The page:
Although the faculty’s larger works constitute half of the album, the students are by no means also-rans here — each of the pieces have something different to say and chart territory theretofore unheard. Named for a river in the composer’s hometown of Moldova, Souponetsky’s The Dniester Flow depicts the rushing rapids through hard-driving rhythms in the piece’s first half. These give way to more lyrical fare in the second half, during which the tenor, alto, and soprano seamlessly pass the ascending melody to one another until the rapids return at the end. As a matter of programming, this gives way nicely to Temkin’s Blossoming, for which the sound really does blossom out of silence. A full minute of blowing air gradually gives way to soft saxophone tones that build to full ensemble chords and cries of both woe and hope, eventually fading back to nothingness. The use of both “dead” air and semi-tones are tasteful throughout, giving Blossoming a fluidity that’s not often highlighted in keyed instruments.

Smith’s Spring/Neap programmatically engages the “extremities of tidal ranges”1, beginning with cacophonous runs and glissandi, likely depicting the competing gravitational forces between the sun and moon. This later gives way to deep, rich chords and blowing air, giving one the impression of calm night tides before the gravity pulls the levels higher once more. Olterzewski’s Toccata is somewhat reminiscent of its centuries-old keyboard namesake, at least in character, although the composer likens it to the twentieth century works for wind ensemble. The aggressive and accented mixed-meter “left hand” of the tenor and baritone saxophones provide a nimble motor atop which the “right hand” of the alto and soprano saxophones playfully melodize. It’s not completely segregated, however, as the tenor saxophone occasionally tags into the melodic fun. Woos’s whimsical 4 Miniatures closes the album. Though concise as the title suggests, the four brief movements are full statements in and of themselves, covering much terrain. The first movement is full of swelling phrases and restful chorales, while the second miniature features beautiful “glass-like”2 harmonies that I could put on repeat for hours. (Selfishly, I would love to hear a larger work from Woos in this style.) The aggressive bomb-like glissandi of the third movement jolt the listener out of the second movement’s placidity, giving way to the jocular closing polka of the fourth movement. Here, over the course of just a few dozen seconds, the saxophones seemingly grow annoyed with one another, stumbling along until closing in what amounts to a tantrum. Humor can be difficult to notate and execute, and both are tastefully done here.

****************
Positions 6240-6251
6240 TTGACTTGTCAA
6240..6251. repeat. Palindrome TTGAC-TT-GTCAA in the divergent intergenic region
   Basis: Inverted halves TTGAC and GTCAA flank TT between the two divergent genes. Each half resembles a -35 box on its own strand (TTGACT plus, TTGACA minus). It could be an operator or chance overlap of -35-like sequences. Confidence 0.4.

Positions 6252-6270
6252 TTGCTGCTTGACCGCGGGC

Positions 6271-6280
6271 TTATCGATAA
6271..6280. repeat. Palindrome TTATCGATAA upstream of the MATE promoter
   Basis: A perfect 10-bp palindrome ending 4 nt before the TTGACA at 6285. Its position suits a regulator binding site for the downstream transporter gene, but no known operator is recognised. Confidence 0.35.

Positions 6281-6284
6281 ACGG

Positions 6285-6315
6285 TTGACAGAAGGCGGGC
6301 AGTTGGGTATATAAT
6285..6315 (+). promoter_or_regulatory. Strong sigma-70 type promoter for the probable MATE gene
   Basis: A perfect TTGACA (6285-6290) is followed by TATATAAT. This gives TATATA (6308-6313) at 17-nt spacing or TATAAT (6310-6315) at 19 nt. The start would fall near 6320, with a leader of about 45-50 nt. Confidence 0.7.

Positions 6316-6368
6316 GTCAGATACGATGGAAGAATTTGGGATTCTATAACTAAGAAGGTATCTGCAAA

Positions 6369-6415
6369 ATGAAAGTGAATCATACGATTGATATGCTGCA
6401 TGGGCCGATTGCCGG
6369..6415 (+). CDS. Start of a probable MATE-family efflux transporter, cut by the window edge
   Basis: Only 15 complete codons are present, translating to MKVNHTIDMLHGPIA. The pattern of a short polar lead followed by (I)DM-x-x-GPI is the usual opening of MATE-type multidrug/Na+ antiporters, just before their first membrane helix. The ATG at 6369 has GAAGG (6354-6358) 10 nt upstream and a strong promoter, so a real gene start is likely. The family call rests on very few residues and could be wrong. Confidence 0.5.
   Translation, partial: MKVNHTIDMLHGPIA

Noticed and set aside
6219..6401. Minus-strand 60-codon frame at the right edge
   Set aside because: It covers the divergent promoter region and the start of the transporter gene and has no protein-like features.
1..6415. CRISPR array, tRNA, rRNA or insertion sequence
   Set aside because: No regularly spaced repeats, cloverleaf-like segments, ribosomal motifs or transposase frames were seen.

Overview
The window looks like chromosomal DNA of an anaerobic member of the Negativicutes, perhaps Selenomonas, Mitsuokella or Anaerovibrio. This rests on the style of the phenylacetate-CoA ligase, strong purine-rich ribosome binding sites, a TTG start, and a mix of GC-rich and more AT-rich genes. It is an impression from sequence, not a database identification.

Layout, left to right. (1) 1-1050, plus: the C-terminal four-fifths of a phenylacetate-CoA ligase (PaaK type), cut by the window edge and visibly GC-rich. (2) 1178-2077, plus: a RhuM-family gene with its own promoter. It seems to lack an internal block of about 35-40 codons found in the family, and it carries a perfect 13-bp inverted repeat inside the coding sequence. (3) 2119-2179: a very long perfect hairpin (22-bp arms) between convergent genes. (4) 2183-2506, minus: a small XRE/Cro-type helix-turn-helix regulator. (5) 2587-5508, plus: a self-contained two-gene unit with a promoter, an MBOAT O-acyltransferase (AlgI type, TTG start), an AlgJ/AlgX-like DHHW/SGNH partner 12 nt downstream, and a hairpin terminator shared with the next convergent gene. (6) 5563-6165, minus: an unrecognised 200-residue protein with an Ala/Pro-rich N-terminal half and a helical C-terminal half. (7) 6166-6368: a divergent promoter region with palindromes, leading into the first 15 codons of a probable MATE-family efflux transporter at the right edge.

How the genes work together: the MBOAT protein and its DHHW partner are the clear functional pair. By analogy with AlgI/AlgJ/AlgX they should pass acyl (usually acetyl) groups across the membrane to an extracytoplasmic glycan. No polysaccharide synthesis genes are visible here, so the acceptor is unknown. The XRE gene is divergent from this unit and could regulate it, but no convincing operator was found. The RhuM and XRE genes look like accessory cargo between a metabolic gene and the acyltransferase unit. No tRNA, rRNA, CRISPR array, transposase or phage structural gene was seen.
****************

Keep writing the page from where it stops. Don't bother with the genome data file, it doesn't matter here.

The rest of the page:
The Curtis Project continues PRISM Quartet’s proud tradition of amassing new works for both the ensemble and the instrument’s repertoire at large. It includes a number of musically interesting and accessible works that display a range of styles and compositional approaches, offering both breadth and depth. The Curtis Project is an excellent first step for XAS Records, and I’m already looking forward to what’s next.

PRISM album link here
Amazon link here
iTunes link here

 


1. [Smith, Gabriella. The Curtis Project. Liner notes, p. 7]
2. [Woos, Tim. The Curtis Project. Liner notes, p. 8]

(Other PRISM Quartet reviews here.)